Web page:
Axsis demonstrates the possibilities of intelligent robotic design. We challenged ourselves to create a surgical robot that was dramatically smaller yet significantly more capable than existing systems.

Axsis has the potential to transform a range of procedures, creating opportunities to use robots in completely new areas of surgery.
Cataract lens replacement is the highest volume surgical procedure in the world, with more than 300,000 operations carried out by the NHS in the UK every year. Outcomes are generally very good, but in some cases the patient is left with worse vision than before.

The surgery is currently performed by hand under a microscope. We realised that, if we could build a surgical robot on a miniature scale, the established benefits of robotics – such as motion scaling and minimally invasive access – could improve outcomes and allow more facilities to offer the procedure. 
Axsis integrates with real-time 3D imaging, enabling a new level of robotic assistance. Virtual boundaries, surgical ‘macros’ and integration of artificial intelligence (AI) to inform and aid surgery all become possible.
Our objective – to develop a lightweight, compact robot – is something that many others have tried before. However, by starting with a strong fundamental understanding of clinical practise and by making procedural priorities and clinical objectives our driver, we rapidly focused in on a design approach that varied from the norm.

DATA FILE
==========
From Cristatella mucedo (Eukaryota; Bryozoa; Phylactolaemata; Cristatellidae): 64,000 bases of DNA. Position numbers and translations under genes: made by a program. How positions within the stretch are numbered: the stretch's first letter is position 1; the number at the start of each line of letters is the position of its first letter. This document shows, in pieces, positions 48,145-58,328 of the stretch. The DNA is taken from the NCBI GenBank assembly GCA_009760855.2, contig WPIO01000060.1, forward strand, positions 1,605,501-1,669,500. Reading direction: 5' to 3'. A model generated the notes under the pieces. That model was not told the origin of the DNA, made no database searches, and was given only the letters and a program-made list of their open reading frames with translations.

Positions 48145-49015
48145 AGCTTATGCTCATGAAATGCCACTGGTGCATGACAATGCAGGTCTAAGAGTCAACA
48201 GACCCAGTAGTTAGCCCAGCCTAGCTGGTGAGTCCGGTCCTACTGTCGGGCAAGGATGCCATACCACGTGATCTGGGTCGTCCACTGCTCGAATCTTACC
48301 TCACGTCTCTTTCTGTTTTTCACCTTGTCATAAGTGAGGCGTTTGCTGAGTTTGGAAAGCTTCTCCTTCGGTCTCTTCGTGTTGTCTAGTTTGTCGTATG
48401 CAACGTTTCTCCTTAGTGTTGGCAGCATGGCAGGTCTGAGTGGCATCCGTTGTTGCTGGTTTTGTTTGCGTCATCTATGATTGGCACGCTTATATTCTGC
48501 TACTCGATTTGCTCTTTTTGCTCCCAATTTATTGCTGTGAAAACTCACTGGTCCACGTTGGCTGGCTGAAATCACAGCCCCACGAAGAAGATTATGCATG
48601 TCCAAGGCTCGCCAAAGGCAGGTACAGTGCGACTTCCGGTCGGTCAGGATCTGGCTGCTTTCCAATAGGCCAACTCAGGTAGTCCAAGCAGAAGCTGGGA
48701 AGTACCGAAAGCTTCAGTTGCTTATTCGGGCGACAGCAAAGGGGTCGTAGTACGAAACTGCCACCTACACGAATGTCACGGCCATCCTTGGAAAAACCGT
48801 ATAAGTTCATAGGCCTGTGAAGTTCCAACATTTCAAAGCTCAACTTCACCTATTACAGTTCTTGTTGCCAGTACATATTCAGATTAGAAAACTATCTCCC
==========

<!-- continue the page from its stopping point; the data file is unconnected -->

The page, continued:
Rather than try to shrink traditional robotic design approaches to work on a smaller scale, we took a different route – developing a core design that was small while delivering the right combination of functionality. Early proof-of-principle prototyping gave us confidence in our approach and allowed us to identify key technical challenges to be addressed early in development.
Once our core concept was established, we moved on to rapid development of the final system. Taking approximately five months from concept to demonstrator, our risk-based and systems engineering-led approach allowed our teams to run fast in parallel, with confidence that the system would integrate and work as expected, first time. 
Having developed Axsis as a technical demonstration for ophthalmic surgery, we are now looking to the possibilities beyond.

Miniature, articulating surgical tools have the potential to deliver significant benefits in many other areas, such as early intervention procedures for cancer and natural orifice surgery for oesophageal and gastrointestinal tract procedures, as well as the placement of certain neurostimulation implants. 

This content was originally posted on Cambridge Consultants' website. Cambridge Consultants develops breakthrough products, creates and licenses intellectual property and provides business consultancy in technology critical issues for clients worldwide. For more than 50 years, the company has been helping its clients turn business opportunities into commercial successes, whether they are launching first-to-market products, entering new markets or expanding existing markets through the introduction of new technologies.
Axsis
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Axsis

Axsis is a cataracts surgical robot designed by Cambridge Consultants
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